Compete Network Feature Stories

Sports Diversity is Good for Business

Featured in the April/ May 2018 Travel Issue of Compete Magazine

Adult sports tourism is a relatively new travel niche spawned largely by LGBTQ+ and allied recreational athletes who play for small-to-large sports organizations around the globe. And the continued growth of their amateur sports tournaments and events has proved to spark positive economic benefits for host communities as well as the businesses large and small that partner with them.

 

This January an article in the Advocate, “The LGBT Economy is America’s Future” by Justin Nelson and Chance Mitchell stated that, “If the total contributed value of the estimated 1.4 million American LGBT business owners is considered, our [LGBTQ community members] input to the economy is over $1.7 Trillion. That would make LGBT Americans the 10th largest economy in the world.”

 

Most of the planning for these local-to-international tournaments in the past has been done by volunteers. At the recent LGBTQ Events Summit held by Connect Sports and Nike, Connect vice president of meetings and events Patrick Higgins, SDL said, “So many individuals that own and operate LGBTQ sporting events are volunteers. The days of them trying to navigate the ever-changing world of sports tourism by themselves is over.”

 

The price tag of hosting a tournament is both expensive and time consuming. Sports organizations have leaned on local volunteers to help raise money to provide the ultimate entertainment experience for athletes and spectators alike. Now, thanks to Connect and Nike, sports organizations are learning about the numerous tools and resources that are available so organizations can focus on increasing tournament attendance. And attendance equals a heavier economic community impact for a host city or region.

 

NAGAAA, the North American Gay Amateur Athletic Alliance is a large international sports organization that has been holding multiple annual softball tournaments for over 40 years, including their annual flagship Gay Softball World Series. Their inclusive membership of gay and straight athletes that continues to enjoy rapid growth; they have 17,000 active players, 1,000 teams, 46 member city markets and more than 40,000 members on their distribution list from across Canada and the United States.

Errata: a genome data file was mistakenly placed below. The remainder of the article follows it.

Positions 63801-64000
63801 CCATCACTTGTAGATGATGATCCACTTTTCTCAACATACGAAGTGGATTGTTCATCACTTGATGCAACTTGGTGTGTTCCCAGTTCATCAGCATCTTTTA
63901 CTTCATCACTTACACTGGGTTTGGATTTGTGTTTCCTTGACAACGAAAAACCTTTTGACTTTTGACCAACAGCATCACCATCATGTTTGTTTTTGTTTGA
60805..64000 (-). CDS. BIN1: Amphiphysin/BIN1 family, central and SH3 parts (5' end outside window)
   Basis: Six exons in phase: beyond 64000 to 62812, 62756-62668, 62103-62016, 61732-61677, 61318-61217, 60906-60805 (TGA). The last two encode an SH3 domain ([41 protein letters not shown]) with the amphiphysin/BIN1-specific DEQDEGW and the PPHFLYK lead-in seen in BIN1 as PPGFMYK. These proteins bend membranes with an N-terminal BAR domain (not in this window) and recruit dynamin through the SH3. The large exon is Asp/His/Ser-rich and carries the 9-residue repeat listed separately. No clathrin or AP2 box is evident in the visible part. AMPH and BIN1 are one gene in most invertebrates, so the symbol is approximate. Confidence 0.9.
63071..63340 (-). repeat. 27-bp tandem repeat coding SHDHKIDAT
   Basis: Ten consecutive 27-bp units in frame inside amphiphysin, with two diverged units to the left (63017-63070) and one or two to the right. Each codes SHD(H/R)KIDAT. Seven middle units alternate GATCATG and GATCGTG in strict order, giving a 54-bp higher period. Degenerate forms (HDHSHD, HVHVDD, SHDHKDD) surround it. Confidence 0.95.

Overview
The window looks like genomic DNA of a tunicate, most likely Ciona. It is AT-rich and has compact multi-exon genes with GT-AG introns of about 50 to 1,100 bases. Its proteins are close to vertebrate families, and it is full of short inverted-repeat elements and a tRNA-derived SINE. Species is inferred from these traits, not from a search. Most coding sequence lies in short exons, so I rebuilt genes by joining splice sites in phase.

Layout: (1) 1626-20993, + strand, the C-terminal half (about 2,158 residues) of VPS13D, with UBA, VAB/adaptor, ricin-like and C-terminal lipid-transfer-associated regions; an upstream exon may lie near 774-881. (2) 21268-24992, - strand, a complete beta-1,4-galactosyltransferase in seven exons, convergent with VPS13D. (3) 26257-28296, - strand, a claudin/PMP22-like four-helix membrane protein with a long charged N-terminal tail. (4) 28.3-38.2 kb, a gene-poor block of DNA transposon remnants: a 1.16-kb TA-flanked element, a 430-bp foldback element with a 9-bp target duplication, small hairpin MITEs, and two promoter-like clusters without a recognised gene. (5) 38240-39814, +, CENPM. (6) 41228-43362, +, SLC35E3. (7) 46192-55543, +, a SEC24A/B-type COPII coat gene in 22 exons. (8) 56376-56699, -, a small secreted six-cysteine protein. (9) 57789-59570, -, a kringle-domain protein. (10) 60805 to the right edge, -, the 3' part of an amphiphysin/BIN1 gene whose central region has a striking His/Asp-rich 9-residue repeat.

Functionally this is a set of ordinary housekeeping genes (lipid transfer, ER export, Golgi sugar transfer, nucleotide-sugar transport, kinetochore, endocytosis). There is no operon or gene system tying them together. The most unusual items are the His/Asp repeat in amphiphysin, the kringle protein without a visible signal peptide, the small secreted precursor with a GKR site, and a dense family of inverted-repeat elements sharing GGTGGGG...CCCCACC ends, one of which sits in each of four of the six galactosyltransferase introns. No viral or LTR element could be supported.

Another inclusive example is the National Gay Flag Football League (NGFFL) where I served as a two-time league commissioner. Formed in 2002, the league has 200 teams in 24 leagues across the U.S. and Canada and plays its annual flagship tournament, the Gay Bowl, in a different member city each year. Our efforts to represent diversity, inclusion, equality and acceptance in sports were evident at our 2017 Gay Bowl played in Boston where all five professional major league teams, including the New England Patriots sponsored us!

 

Through tourism agencies or Convention and Visitors Bureaus (CVB), cities large and small are continuously looking for unique events to provide positive economic stimulation. And with that combined Trillion-plus dollar buying power of the LGBTQ+ members and their love for sports, the LGBTQ+ market makes perfect sense.

 

Everybody wins when sports organizations, CVBs, Sports Commissions and third-party housing companies collaborate to showcase a specific destination. Sports organizations can increase membership on a local, national and international level; CVBs are able to increase hotel nights for the community and revenue for local business; Sports Commissions can increase attendance at venues the leagues need; and third-party housing companies can receive commissions from hotels while helping the organization sort through the numerous housing needs.

 

For people who love to play sports, it’s always been about being active and making wonderful friends while playing the game they love. What continues to attract a diverse group of athletes to these teams and leagues has absolutely nothing to do with sexual orientation or gender identity. It’s the fierce competition, the camaraderie and fun, the ability to give back to their host communities that keeps them involved. And the opportunity to bring these athletic weekend warriors together while helping communities increase visibility and visitors is a valuable partnership – a true Win-Win for everyone involved.

By Jared Garduno

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